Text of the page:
Friday, November 20, 2009

Dowagiac Michigan Schools Funding Crisis

Due to the lack of funding, the Dowagiac School Board has some tough decisions to make about the future of Dowagiac Schools.
Some of the ways they have suggested saving money are "right on the money" and others are absurd.

Board member Sherry File said they need to talk about negotiating less money for teachers and administrators. During these tough economic times, withholding raises is, indeed, common practice. Recently, the Cass County Commissioners had heated discussions about pay raises for county employees.

It is our opinion that the first step for saving money in our beleaguered school system should start at the top, with reductions in pay for Peg Stowers and Hal Davis. They should lead the way in the sacrifices everyone needs to make to keep our schools running. They should set an example, showing support for the teachers, other school employees and students, by taking small pay cuts, long before asking teachers, custodians and bus drivers to give up anything.

One of the ways the Dowagiac Schools and the City of Dowagiac could possibly save a great deal of money is by pooling together to purchase health insurance for their employees.

Board Member Bill Lawrence asked if the district should be providing transportation to and from school. If the Dowagiac School Board takes away transportation from students, we feel that it will cause more harm than good. What about the students whose parents are at work or just can't afford to transport their children to and from school? What impact would it have on the community if the Dowagiac Schools fired all of the bus drivers? It would seem that drivers that have children in the school would just pack up and move to another community that has employment. Dowagiac residents cannot afford to have any more jobs ripped out from under them. The ripple effect from a change like this would be devastating to the entire city.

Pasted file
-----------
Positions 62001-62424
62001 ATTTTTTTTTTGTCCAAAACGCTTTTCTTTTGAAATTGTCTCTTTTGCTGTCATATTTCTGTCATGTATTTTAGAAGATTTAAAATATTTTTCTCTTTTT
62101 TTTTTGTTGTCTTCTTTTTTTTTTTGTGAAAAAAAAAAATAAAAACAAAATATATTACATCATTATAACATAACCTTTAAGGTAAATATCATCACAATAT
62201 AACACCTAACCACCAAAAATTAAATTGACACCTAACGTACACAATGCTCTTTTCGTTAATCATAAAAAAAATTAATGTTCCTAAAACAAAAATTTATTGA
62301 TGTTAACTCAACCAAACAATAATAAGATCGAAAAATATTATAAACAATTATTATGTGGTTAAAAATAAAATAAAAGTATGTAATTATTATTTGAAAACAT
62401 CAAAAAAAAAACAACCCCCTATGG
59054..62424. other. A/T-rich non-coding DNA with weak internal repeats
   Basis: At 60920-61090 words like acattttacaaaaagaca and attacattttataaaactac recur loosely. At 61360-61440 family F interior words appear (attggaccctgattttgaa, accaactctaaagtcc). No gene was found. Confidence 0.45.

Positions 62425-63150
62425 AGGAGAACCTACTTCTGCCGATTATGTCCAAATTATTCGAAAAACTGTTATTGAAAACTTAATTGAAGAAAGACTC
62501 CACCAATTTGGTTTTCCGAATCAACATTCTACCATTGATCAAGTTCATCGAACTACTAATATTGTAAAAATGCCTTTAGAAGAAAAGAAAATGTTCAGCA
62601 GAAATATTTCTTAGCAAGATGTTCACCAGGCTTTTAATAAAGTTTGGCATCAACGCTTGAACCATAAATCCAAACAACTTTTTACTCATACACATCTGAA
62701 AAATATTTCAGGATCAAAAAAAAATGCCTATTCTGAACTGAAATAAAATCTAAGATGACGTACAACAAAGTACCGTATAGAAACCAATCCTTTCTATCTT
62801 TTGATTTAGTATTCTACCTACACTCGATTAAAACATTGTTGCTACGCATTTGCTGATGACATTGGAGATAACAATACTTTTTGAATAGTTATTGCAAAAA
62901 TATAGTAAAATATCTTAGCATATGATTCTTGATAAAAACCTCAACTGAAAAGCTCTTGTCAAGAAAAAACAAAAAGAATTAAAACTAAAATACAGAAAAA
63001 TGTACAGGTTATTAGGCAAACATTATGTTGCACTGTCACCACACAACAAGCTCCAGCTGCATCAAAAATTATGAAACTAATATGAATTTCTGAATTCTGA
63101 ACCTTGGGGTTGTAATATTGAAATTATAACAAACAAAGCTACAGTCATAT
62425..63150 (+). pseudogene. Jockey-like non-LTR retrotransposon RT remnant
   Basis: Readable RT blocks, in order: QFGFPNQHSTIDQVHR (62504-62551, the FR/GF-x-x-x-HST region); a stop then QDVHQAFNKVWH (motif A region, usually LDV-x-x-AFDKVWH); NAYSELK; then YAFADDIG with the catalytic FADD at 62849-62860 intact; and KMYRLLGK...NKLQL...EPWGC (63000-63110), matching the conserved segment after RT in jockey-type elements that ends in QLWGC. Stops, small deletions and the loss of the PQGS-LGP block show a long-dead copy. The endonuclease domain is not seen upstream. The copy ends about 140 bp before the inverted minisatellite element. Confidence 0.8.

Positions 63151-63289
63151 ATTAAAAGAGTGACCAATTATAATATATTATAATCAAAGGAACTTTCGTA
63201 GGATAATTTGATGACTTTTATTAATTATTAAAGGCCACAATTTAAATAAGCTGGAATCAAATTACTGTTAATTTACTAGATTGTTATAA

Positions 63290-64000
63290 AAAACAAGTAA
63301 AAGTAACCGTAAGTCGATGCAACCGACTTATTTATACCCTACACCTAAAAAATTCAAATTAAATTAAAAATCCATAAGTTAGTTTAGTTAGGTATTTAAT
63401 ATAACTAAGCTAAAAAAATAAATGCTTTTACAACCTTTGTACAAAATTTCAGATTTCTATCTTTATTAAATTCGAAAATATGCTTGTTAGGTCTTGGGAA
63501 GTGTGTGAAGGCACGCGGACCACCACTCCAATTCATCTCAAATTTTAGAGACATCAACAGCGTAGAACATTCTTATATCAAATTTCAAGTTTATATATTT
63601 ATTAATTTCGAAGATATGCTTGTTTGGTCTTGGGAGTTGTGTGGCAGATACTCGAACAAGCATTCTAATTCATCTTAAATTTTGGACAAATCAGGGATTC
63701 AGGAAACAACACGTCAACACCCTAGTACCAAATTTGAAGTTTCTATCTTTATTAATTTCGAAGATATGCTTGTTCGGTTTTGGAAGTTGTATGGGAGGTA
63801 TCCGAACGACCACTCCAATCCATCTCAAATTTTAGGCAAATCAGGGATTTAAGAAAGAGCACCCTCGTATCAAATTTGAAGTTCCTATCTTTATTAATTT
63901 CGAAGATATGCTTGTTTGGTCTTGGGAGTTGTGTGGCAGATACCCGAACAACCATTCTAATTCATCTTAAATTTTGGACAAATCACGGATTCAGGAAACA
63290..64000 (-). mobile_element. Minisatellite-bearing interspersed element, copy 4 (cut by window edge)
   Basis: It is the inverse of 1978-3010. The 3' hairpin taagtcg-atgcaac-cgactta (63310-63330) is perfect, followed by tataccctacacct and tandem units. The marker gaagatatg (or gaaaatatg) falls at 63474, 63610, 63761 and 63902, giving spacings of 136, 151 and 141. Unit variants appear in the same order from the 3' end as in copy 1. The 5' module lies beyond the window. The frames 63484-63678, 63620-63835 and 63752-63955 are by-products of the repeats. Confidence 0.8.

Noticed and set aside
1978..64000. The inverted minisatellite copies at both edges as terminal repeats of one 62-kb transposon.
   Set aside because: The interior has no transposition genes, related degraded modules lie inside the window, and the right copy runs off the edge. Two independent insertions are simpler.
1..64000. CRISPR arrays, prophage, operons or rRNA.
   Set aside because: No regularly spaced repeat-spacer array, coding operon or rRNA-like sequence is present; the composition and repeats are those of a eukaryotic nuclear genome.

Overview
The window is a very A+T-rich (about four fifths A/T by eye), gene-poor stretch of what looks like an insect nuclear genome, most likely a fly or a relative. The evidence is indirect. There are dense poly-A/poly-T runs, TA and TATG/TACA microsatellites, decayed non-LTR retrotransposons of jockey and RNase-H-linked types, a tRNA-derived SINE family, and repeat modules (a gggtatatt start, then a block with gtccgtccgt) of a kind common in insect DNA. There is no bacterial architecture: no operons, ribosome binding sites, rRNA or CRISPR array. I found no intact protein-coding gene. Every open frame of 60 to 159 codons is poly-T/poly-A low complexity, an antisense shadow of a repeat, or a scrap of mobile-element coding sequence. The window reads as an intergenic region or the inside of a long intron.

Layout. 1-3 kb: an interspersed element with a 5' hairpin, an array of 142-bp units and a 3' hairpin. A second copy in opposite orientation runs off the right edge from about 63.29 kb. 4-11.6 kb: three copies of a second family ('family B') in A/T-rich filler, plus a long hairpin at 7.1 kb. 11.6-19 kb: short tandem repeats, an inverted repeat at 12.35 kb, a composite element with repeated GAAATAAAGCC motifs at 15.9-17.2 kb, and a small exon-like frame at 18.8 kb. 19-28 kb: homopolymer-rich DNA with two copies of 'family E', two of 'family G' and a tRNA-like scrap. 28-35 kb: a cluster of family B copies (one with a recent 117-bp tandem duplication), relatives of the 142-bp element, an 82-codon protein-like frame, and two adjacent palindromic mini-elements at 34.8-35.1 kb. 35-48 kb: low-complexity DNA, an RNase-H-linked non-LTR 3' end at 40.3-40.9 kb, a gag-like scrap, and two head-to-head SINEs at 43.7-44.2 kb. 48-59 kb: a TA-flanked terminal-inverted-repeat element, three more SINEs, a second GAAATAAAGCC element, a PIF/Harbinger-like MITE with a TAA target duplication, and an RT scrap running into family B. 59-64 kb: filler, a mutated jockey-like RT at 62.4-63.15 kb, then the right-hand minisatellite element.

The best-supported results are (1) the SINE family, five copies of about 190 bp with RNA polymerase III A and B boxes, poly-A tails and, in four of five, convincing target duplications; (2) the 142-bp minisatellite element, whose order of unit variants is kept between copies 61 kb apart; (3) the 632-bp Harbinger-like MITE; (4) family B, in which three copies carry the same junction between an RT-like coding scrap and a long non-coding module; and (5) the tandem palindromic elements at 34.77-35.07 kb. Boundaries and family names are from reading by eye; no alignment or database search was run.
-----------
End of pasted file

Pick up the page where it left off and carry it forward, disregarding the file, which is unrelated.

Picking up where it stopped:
Peg Stowers suggested a reduction in athletics for freshman sports and keeping sports for middle school students learning the fundamentals of the game. This cut would be detrimental for students who are trying to prepare for the chance of college scholarships for athletics. The only way for some students to afford college is based on money from sports scholarships. Taking away all freshman sports would cause harm to many talented athletically-inclined students..
Although the state has rules stating a student cannot change school districts just to play sports, I am sure that parents would feel the need to send their sports-playing freshman to another school. Then if you add the factor of the possibility of no transportation, I am sure that many parents would evaluate whether or not it might be worth it just to drive their children to a neighboring school district--if they have to transport anyway.

No matter what cuts are made by the school board, they will not be able to please everyone. However, the loss of funding is an emergency that will affect our entire community. Because this is such a critical issue, the school board should form a committee made up of a cross section of our community so our citizens can be involved in the decisions that need to be made to survive this financial crisis facing all of us. If a committee were formed, there would be a wealth of ideas, which may help in making these hard choices. Although we agree this is a financial emergency, extreme cuts, suggested by the board, may not be necessary if the schools would include the entire community in the decision-making process.

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